Conestoga Settlement Services, LLC is among the defendants in a proposed class action that claims the company operated a life settlement investment scam that robbed investors of thousands of dollars. Also named as defendants in the suit are two of Conestoga’s affiliates; L.L. Bradford and Company, LLC; Provident Trust Group, LLC; Strategix Solutions, Ltd.; and the individual founder and manager of Conestoga.
According to the lawsuit, Conestoga’s alleged investment scheme was centered around purchasing life insurance policies—typically from elderly or terminally ill insureds—for less than the policies were worth and selling interests in the policies to investors such as the plaintiff. Conestoga, the lawsuit explains, was responsible for paying the premiums on the insurance policies using funds collected from the investors. In turn, the suit says, investors received payments when each policy matured—i.e., when the insured person passed away.
The risk of these investments, according to the case, is that when insureds would outlive their life expectancies, Conestoga would be required to continue paying their insurance premiums for longer than anticipated. The company allegedly assured investors that it had “carefully mitigated this risk” by engaging the help of purportedly “independent” third parties—escrow agents Provident and Strategix and accounting firm Bradford—to manage and hold funds in escrow that were meant to cover insurance premiums for a period beyond each insured’s expected life. The suit says Conestoga represented that the investments were “safe,” “simple,” “predictable,” and “designed to always win.”
According to the plaintiff, however, these assurances were false. The woman argues that the defendants falsely represented in written sales materials that:
the escrow accounts contained sufficient funds to cover premium payments over the expected life of each insured, plus an additional period beyond his or her expected life;
the insurance premiums would remain at a flat rate throughout the length of each policy;
the stated life expectancies for each policyholder were “conservative” and were “based on good-faith estimates and disinterested medical underwriting”; and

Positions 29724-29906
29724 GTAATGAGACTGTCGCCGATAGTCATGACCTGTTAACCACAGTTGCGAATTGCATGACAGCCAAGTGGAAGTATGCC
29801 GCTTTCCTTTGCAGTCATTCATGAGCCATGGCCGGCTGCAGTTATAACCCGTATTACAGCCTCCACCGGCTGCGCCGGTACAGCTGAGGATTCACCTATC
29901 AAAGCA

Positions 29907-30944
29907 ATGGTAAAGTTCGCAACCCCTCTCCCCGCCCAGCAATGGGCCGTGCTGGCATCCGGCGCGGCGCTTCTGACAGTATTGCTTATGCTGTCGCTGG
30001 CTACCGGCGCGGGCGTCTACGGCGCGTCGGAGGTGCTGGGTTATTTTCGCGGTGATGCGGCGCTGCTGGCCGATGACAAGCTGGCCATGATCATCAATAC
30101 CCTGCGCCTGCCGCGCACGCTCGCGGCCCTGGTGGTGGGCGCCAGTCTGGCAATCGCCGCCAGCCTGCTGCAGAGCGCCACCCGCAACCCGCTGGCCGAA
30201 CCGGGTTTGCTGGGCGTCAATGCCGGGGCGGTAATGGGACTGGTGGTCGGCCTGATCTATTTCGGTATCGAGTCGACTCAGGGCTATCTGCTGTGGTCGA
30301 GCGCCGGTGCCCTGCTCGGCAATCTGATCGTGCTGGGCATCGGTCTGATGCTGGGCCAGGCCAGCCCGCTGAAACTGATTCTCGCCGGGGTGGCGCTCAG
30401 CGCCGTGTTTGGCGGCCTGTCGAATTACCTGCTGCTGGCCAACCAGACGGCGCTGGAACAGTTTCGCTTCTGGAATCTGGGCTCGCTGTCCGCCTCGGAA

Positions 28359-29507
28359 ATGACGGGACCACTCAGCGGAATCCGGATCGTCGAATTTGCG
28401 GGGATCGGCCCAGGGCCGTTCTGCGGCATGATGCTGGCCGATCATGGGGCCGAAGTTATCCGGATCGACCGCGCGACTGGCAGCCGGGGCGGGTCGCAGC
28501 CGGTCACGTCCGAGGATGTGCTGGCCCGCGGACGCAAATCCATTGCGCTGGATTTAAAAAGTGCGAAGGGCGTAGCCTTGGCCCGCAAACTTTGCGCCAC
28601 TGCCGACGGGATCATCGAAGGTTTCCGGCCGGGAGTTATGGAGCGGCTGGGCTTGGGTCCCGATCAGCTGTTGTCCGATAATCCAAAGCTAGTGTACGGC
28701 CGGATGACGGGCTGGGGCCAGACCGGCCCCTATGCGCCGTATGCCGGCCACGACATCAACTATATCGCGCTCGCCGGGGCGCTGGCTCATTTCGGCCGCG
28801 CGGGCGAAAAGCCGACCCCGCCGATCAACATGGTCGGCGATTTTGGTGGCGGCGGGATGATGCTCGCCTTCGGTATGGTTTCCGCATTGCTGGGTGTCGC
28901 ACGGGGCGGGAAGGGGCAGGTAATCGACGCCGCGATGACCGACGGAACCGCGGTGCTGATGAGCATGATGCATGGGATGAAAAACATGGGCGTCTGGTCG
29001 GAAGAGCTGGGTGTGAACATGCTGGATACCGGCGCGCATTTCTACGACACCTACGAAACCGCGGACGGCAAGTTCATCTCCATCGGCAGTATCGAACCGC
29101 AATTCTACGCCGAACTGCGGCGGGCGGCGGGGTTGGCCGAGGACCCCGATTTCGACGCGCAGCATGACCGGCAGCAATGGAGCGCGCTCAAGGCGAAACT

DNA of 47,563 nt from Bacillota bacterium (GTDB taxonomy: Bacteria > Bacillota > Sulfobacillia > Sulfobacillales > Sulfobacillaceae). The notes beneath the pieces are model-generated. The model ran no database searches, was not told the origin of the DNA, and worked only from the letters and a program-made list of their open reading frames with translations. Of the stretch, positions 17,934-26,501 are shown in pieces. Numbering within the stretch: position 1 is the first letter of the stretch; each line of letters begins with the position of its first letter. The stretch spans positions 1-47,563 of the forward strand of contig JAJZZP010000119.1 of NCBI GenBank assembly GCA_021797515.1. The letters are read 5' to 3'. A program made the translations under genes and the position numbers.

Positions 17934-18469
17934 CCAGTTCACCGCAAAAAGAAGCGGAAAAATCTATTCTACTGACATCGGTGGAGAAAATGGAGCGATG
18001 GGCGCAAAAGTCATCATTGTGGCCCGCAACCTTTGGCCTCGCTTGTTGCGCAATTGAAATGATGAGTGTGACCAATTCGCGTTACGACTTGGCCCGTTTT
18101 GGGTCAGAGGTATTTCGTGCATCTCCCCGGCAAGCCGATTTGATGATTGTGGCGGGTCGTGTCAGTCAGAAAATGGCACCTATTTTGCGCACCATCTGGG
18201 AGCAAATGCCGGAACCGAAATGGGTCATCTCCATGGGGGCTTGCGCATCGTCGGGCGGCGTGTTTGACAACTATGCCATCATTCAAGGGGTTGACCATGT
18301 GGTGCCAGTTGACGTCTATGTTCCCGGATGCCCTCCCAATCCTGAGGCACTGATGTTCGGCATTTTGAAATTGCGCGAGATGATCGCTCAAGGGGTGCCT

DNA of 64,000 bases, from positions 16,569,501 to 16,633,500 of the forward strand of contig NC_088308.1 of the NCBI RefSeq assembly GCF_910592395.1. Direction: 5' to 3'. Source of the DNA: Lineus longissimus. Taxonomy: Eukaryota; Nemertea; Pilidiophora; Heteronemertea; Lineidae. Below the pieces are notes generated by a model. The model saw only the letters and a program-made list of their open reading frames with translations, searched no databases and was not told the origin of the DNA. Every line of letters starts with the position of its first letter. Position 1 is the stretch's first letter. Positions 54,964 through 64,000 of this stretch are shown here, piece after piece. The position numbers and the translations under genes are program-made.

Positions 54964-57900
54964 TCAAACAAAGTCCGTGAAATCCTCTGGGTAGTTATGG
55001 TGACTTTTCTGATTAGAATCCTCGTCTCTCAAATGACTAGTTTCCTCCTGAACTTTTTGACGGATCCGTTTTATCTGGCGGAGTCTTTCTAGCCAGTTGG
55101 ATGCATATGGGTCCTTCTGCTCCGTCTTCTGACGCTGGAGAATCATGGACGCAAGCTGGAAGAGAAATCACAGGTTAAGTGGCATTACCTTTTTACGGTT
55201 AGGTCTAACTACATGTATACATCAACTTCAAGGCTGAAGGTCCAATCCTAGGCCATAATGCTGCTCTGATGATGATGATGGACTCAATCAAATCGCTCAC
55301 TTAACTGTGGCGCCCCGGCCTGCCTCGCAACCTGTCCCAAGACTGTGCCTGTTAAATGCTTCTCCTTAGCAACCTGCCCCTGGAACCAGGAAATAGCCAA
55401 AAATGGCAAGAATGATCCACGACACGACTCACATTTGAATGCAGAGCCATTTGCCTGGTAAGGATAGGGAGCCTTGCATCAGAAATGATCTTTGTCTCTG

Conestoga did not invest in illegal stranger originated life insurance (STOLI) policies.
In reality, the plaintiff claims, the defendants’ escrow accounts were depleted much sooner than anticipated due to undisclosed, rising premium costs and “systematically understated” life expectancies.
When the escrow reserves ran out, the case goes on, the company allegedly called upon investors to shoulder the “oversized, untimely premiums or, alternatively, forfeit their investments.” Within only a few years after investing in the policies, the plaintiff and her late husband began receiving demands for additional premium payments from Conestoga, the case says.
“The [plaintiff and her husband] were given the impossible choice of either capitulating to these demands by paying thousands of dollars in unexpected, undisclosed insurance premiums, or else forfeiting their investments and losing their retirement savings,” the complaint alleges.
According to the plaintiff, the only policy that has matured, out of the 11 policies in which the plaintiff invested, was an illegal STOLI policy that the insurance company ultimately denied.
“In summary,” the complaint states, “in the span of two years, the [plaintiff and her husband] will have been forced to pay about $53,000 more in premiums than the amounts promised in the [policy selection sheet], and several of these payments will have occurred earlier than promised. To coerce these payments, Defendants have threatened that failure to pay will result in the loss of the [the couple’s] entire investment in the respective policies.”
The lawsuit looks to cover a proposed class of investors who purchased interests in Conestoga life settlements and received the company’s written sales materials.